A Letter to Myself Before I Knew I Had Depression


What’s happening is not your fault.

I know it doesn’t make sense, and I know it seems like if you just tried harder this wouldn’t be happening. I know you’re asking what’s wrong with you, why can’t you pull it together, why are you acting like this, why are you so selfish and why are you letting them down and why are you such a failure and why don’t you know how lucky you are and why are you why are you why are why are you but, please listen to me: This is not your fault.

You’re sick. And no amount of discipline or willpower can fix you. Here’s a way I kind of think about it: You’ve never done drugs, right, but you sort of have a sense of what it would be like. Total euphoria, pure joy, incapable of feeling anything bad, so happy even your body feels amazing. Well, this is kind of like the opposite. Your brain isn’t working quite right and now for no reason at all you’re being crushed by a darkness you can’t understand. Incapable of feeling anything good. So miserable your body physically hurts. And it’s not something you decided, and it’s not something you can un-decide. It’s just not that easy. I know that kind of burns, this feeling of having no control, but there’s also a freedom in it, because if you didn’t decide it and you can’t un-decide it then it’s really, truly not your fault.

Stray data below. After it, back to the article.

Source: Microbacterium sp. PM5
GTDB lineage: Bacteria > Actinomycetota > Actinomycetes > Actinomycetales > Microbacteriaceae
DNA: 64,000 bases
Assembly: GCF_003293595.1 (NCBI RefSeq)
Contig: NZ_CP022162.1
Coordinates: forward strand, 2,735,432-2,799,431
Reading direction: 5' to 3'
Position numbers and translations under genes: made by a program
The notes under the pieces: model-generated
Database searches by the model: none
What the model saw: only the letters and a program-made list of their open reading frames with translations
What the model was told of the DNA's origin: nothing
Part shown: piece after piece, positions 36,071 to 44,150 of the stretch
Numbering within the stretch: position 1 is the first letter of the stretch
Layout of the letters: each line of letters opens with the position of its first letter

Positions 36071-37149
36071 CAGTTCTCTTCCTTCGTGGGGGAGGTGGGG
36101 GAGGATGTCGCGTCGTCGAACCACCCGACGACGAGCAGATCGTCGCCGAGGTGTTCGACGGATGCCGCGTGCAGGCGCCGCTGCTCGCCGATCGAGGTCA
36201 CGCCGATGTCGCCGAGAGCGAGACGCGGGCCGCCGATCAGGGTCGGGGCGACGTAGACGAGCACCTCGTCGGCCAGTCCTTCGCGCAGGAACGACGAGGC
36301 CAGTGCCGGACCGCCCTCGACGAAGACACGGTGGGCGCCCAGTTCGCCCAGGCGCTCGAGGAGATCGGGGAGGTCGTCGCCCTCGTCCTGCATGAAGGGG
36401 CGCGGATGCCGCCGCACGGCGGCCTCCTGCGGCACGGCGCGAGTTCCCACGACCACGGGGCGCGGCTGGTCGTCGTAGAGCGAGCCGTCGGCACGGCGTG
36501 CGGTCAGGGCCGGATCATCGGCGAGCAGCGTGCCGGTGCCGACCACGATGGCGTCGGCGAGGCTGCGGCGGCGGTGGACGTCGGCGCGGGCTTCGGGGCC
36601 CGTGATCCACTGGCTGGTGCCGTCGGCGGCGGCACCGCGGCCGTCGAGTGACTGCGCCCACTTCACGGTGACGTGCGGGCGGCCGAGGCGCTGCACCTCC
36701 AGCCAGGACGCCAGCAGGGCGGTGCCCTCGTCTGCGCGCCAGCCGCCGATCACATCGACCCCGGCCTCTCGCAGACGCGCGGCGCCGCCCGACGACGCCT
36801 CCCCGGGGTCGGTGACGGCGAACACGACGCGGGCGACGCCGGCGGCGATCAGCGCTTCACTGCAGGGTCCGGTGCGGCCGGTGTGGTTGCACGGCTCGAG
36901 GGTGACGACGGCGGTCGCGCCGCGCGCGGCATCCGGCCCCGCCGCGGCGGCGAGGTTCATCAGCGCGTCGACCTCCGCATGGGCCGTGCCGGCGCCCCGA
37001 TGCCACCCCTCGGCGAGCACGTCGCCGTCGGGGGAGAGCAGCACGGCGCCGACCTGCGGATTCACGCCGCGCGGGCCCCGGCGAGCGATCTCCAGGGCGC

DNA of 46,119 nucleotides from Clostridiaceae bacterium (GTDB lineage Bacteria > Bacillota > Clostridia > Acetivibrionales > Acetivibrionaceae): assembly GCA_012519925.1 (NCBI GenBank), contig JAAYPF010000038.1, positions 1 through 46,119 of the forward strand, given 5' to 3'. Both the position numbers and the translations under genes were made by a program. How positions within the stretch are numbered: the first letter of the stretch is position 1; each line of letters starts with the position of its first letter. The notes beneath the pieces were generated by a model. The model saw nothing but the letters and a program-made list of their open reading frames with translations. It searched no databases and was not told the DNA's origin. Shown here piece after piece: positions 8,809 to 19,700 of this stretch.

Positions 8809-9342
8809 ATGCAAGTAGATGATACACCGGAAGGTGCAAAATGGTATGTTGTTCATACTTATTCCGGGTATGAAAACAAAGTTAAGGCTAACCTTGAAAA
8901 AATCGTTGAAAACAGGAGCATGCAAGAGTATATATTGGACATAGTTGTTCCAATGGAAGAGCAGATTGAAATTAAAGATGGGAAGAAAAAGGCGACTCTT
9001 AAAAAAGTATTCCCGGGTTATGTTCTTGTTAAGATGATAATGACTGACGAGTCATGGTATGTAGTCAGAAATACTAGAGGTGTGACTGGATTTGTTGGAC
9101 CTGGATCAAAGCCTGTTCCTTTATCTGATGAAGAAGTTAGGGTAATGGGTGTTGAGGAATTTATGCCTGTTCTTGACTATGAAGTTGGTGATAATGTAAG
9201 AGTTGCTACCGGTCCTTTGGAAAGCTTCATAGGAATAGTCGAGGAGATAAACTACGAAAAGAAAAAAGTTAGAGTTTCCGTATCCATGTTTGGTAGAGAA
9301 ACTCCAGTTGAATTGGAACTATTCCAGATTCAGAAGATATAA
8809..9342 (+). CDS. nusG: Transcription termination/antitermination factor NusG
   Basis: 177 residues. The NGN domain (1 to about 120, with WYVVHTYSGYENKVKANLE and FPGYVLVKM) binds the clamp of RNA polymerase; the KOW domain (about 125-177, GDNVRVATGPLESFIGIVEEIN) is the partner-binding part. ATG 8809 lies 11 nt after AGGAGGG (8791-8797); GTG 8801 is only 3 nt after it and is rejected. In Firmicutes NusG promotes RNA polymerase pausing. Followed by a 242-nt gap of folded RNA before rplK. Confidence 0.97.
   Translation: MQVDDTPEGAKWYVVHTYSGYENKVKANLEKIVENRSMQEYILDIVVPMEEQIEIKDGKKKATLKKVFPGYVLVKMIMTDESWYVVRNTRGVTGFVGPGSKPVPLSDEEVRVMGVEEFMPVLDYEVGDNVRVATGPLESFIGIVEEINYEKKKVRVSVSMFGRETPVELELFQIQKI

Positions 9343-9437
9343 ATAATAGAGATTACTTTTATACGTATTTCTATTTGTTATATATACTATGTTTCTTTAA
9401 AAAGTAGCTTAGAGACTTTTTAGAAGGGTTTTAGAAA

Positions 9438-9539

I know how hard this is right now, how bewildering. You don’t know why you’re so scared to get out of bed, you don’t know why your mind keeps casting around for any excuse to not. You don’t know why you can’t seem to make a decision or a plan or a start. You don’t know why you feel so overwhelmed by the idea of even the people you love best. You can’t pray, you can’t read, you can’t listen to music — you can’t do the things that make you feel, because you can’t feel, and you can’t do the things that require you to focus, because you can’t focus. Sometimes your stomach is full of this slicing dread, but mostly you’re just nothing. Empty in a way that doesn’t even feel human anymore. You can’t really remember what it was like to not feel like this, and you can’t really believe it will ever stop.